Noted Shankar, “Jeri Taylor, bless her heart, always lets us argue, but she’ll always be the one in the end who says, ‘Okay, it’s this way.’ But she does that as a last resort. She gives us very free rein.”
In truth, they did not get to do every wild thing they thought of. At one point the writers had wanted to bring back Riker’s transporter clone, Thomas Riker, and actually kill off Will. They would have Tom take his place on the ship, the Riker who was still in love with Troi. Rick Berman quashed the idea. Echevarria said, “In the writer’s room it sounded like the greatest idea of all time, and Rick was like, ‘Guys, you can’t just throw out a beloved character for this one shocking moment, and press the reset button because you think it’s gonna be cool.” Looking back, he was glad Berman said no.
Jonathan Frakes noted of the sixth season’s long and much-desired injection of interpersonal conflict, “We’ve been fighting for it since we’ve gotten on the show. It’s the essence of drama, and since Gene’s passing, Rick [Berman] and Michael [Piller] have allowed a little more of it to sneak through. One of the basic qualities of Deep Space Nine is the conflict they have, and I think it works very well. I don’t think we sacrifice anything by having conﬂict. I think it’s human and I’m thrilled.” Deep Space Nine had started airing midway through season six, with opportunities for conflict designed into the show from the start.
As for notable episodes, season six brought back the third original series cast member into The Next Generation’s realm, James Doohan as Scotty, in the episode “Relics.” With the effects-heavy Dyson Sphere already in place, recreating the original Enterprise bridge (for what was one of the episode’s most poignant scenes) became cost prohibitive; but everybody wanted it to happen, so the whole production team pulled together, doing extra, and it did happen.
Ron Moore loved the episode “Ship In A Bottle,” possibly his favorite of the year; but wishes they could have taken another look at “Aquiel,” which was a riff on the classic film noir, Laura. He called it a misfire. Another possible mistake was “The Perfect Mate,” some complaints about which irritated Michael Piler. “I ﬁnd it fascinating that people really idealize Gene’s universe, but as soon as an alien comes out of the pod that isn’t politically correct, that is not like what they would like women to be, they reject the entire philosophy of Star Trek. That philosophy is that there is room for all kinds of people and beings in the universe. They may not be what you would like them to be, but they exist, and we have to learn how to co-exist with them. I’m not saying, by writing an episode, that a woman who metamorphoses to become the perfect mate for every man is an ideal woman any more than I’m saying a violent Klingon is a model citizen. There are violent people, there are women like this, and there are men who like women like this. All we are doing is playing with all of the things that are available for us to play with in a story universe.”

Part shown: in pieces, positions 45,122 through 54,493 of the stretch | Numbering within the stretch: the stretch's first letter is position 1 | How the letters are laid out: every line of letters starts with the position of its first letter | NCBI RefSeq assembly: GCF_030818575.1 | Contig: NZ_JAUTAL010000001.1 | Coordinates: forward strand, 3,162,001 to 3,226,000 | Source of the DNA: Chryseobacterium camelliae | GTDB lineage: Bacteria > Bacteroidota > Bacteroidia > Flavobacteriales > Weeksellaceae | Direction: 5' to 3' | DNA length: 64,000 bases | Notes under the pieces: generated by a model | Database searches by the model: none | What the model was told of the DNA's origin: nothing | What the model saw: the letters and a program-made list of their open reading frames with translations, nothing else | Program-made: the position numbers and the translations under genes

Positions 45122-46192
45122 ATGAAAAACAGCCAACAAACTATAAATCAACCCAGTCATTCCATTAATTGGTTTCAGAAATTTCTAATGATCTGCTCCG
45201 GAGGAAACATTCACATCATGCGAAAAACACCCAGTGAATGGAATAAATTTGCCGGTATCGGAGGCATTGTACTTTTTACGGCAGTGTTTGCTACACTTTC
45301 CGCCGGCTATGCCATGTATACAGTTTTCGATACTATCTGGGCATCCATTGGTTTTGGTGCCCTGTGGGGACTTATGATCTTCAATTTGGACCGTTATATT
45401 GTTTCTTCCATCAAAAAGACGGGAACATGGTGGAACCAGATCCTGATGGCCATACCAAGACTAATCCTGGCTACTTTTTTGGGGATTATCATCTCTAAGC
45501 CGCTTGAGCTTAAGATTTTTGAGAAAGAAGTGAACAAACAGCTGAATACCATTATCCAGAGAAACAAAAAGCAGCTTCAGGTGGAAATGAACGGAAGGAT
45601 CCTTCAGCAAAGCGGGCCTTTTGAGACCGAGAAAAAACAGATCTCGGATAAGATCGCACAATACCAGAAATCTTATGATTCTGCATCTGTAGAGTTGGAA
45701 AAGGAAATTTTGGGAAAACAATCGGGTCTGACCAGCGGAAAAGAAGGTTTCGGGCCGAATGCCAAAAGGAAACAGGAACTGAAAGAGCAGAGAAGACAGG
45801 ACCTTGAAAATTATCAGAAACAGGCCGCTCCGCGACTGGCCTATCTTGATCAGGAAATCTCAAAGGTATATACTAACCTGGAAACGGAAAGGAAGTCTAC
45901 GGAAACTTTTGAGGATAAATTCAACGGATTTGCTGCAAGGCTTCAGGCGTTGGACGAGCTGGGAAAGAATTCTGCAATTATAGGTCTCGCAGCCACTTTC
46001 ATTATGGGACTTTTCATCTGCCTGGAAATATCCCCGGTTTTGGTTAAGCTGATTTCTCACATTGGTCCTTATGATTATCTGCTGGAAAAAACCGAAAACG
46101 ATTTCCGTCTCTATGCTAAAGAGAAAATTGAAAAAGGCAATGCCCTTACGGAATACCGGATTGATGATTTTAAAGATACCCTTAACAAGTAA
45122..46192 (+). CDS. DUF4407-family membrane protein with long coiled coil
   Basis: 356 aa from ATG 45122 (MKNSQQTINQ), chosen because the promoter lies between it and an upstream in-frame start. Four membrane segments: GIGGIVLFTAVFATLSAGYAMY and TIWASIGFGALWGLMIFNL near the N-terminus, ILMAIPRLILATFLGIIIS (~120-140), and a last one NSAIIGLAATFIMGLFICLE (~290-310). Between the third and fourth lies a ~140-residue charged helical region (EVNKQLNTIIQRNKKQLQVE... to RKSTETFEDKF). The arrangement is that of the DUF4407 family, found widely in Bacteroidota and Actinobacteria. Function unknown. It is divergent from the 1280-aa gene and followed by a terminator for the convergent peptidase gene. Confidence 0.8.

As season six ended, the plan was for the seventh year to be the last for the series, and to move this crew into the cinemas to pick up the film series, which had finished for the original crew with Star Trek VI almost two years earlier. It would begin shooting almost immediately after finishing off the series. The decision was made to have two scripts written for the film, with the best of the two chosen for production. Ron Moore and Brannon Braga were chosen to write one, and Michael Piller was asked to submit another. He declined. “It was extremely uncomfortable, after what I’ve been doing here, to suddenly be in a competitive situation with another writer, in a horse race for the ﬁrst position on the ﬁrst movie. Some writers thrive on competition—I don’t. I spent a great deal of the last three years trying to reduce the competition that plagued this show’s ﬁrst two seasons.”
It’s a decision I admire.
• • •
Trek Backstory will continue! In the meantime, don’t miss our ongoing reviews of the best episodes of Star Trek: The Next Generation. Thanks for reading Redeeming Culture.
• • •
Cinefantastique v24n03-04 (Oct 1993)
Archival Mission Log: Mission Overview Year Six (DVD/blu Season 6, Disc 1)
Beyond the Five Year Mission — The Evolution of Star Trek: The Next Generation Part One: The Lithosphere (Blu-ray – Season 6, Disc 6)
Star Trek: The Next Generation, Inside the Writer’s Room (Blu-ray Season 3, Disc 6)
Departmental Briefing Year Six: Production (DVD/Blu Season 6, Disc 2)
Starlog 195 (10-1993)